- Piketty also uses wages instead of total compensation (post tax & transfer). I don't understand why this is justified. We have established a tax and social safety net for the explicit purpose of mitigating inequality. This can have knock-on effects that exacerbate wage inequality, despite total compensation's inequality decreasing. It seems methodologically unfounded to use labor income pre-tax, pre-transfer as a measure of social inequality. To give him credit, however, Piketty does seem to use individual income rather than household income (although this isn't perfectly clear) that should give a better picture.
- Similarly, what is the justification for focusing on intra-national rather than international inequality? If the poor and middle class of the rich world are stagnating while the poor of the developing world prosper, that is certainly relevant to the discussion. It may not justify the accumulated inequality of the upper centiles, but it completely changes the picture of capitalism's evolution. Piketty might respond that global data isn't readily available, but that is exactly the type of lazy work that he criticizes in his introduction. He should focus on the relevant question, not the one that is easy to answer. It seems to me that a focus on inequality within the rich world, where even the poor are objectively prosperous by every historical standard, is unjustified when so many truly poor people exist in the world.
- On income inequality, Piketty considers the traditional explanation of wages measuring marginal productivity. He is skeptical of this explanation because of the nature of income inequality within Anglo-Saxon countries (all of which are showing extreme concentration of labor income, unlike Continental Europe). In Anglo-Saxon countries, the "winners" are the top 1% or even 0.1%--inequality is highly concentrated. But there is very little to differentiate the education or skills of the top 0.1% or 1% from the top 5%. So empirically it seems unlikely that this income concentration is purely meritocratic. Moreover, Piketty points out that a "super-manager" inequality implies that the major of income growth is going to managers, individuals whose marginal productivity is inherently difficult to measure. (What is a CFO's individual productivity?) Instead we rely on board members--other executives--to determine pay, who are hardly disinterested parties.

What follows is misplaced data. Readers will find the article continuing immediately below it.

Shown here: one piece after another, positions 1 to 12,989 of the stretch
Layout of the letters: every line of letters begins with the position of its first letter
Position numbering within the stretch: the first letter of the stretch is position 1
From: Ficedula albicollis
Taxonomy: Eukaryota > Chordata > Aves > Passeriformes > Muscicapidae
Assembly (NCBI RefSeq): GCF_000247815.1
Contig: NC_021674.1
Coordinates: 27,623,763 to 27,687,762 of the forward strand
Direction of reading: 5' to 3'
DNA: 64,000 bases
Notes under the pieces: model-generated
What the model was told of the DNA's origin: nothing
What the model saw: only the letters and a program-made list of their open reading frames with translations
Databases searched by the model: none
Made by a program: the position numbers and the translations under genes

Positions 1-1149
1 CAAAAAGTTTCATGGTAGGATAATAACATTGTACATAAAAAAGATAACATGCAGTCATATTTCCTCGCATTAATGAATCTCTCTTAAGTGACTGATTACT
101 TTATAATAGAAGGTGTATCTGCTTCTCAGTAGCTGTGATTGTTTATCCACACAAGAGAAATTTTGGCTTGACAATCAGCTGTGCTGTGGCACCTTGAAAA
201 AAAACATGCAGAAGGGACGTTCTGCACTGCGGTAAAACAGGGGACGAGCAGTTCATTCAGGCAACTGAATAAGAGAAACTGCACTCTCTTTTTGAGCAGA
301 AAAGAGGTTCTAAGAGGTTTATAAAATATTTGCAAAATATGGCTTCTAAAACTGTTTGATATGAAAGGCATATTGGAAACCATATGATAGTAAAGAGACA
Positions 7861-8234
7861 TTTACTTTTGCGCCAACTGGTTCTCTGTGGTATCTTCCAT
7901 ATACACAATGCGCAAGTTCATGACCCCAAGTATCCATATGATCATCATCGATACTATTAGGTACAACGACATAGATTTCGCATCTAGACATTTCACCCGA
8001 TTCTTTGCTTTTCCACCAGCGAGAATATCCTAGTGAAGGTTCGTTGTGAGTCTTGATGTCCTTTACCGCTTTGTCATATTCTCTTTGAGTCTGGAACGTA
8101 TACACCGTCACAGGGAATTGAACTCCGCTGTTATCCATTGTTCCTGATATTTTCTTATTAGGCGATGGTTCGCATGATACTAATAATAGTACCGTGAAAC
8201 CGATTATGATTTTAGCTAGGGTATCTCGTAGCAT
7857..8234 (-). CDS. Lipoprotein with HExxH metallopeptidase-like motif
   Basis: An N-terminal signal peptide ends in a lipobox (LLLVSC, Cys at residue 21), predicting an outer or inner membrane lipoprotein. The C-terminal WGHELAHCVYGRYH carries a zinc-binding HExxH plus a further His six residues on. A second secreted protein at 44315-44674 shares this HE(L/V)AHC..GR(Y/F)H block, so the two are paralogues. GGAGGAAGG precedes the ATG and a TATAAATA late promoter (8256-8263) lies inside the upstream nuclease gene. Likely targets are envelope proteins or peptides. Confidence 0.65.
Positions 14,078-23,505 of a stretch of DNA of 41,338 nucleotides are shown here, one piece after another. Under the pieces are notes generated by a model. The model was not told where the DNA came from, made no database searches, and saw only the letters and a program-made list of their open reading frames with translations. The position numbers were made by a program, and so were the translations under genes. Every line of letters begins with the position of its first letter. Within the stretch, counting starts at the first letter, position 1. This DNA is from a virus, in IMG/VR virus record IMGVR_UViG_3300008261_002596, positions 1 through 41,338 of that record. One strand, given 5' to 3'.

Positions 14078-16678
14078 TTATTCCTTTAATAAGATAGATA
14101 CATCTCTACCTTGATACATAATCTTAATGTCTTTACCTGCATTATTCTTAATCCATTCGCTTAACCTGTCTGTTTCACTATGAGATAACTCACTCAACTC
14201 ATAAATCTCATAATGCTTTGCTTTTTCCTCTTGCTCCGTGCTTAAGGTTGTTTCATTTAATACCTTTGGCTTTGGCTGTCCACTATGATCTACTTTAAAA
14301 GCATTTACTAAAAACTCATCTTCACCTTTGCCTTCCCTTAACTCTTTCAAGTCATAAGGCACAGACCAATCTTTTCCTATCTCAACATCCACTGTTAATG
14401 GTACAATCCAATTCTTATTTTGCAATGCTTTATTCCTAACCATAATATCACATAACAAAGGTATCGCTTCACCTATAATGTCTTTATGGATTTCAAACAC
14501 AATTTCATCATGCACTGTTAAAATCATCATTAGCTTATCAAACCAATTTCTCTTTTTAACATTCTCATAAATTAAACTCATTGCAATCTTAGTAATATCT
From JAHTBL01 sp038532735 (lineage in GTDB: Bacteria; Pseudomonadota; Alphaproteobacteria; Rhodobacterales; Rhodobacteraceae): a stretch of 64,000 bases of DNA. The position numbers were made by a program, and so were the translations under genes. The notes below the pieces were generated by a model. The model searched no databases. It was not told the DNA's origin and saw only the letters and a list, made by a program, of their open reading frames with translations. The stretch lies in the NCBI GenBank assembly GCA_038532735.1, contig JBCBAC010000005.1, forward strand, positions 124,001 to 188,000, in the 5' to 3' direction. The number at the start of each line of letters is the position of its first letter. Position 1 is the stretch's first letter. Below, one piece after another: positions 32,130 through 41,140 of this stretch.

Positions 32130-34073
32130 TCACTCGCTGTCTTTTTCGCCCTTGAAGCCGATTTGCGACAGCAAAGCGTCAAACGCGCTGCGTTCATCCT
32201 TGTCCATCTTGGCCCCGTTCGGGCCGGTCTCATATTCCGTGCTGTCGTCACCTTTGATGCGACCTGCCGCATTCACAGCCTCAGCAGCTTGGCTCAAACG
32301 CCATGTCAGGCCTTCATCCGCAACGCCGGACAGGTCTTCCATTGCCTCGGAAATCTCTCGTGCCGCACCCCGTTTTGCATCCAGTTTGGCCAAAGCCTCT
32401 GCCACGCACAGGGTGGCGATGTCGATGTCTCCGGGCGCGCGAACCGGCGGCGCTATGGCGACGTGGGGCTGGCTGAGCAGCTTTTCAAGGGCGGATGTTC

- Piketty begins a discussion of capital inequality by noting that Kuznet's observations of the "collapse of income inequality" were not in fact due to more equal distribution of labor income, but the destruction of wealthy fortunes in 1910-1950. It was not a natural force of capitalism realizing our democratic aspirations. Prior to 1910, the top 1% of families owned 50% of capital in Europe (roughly stable) and 45% in America (trending upward). There was no downward trend apparent anywhere.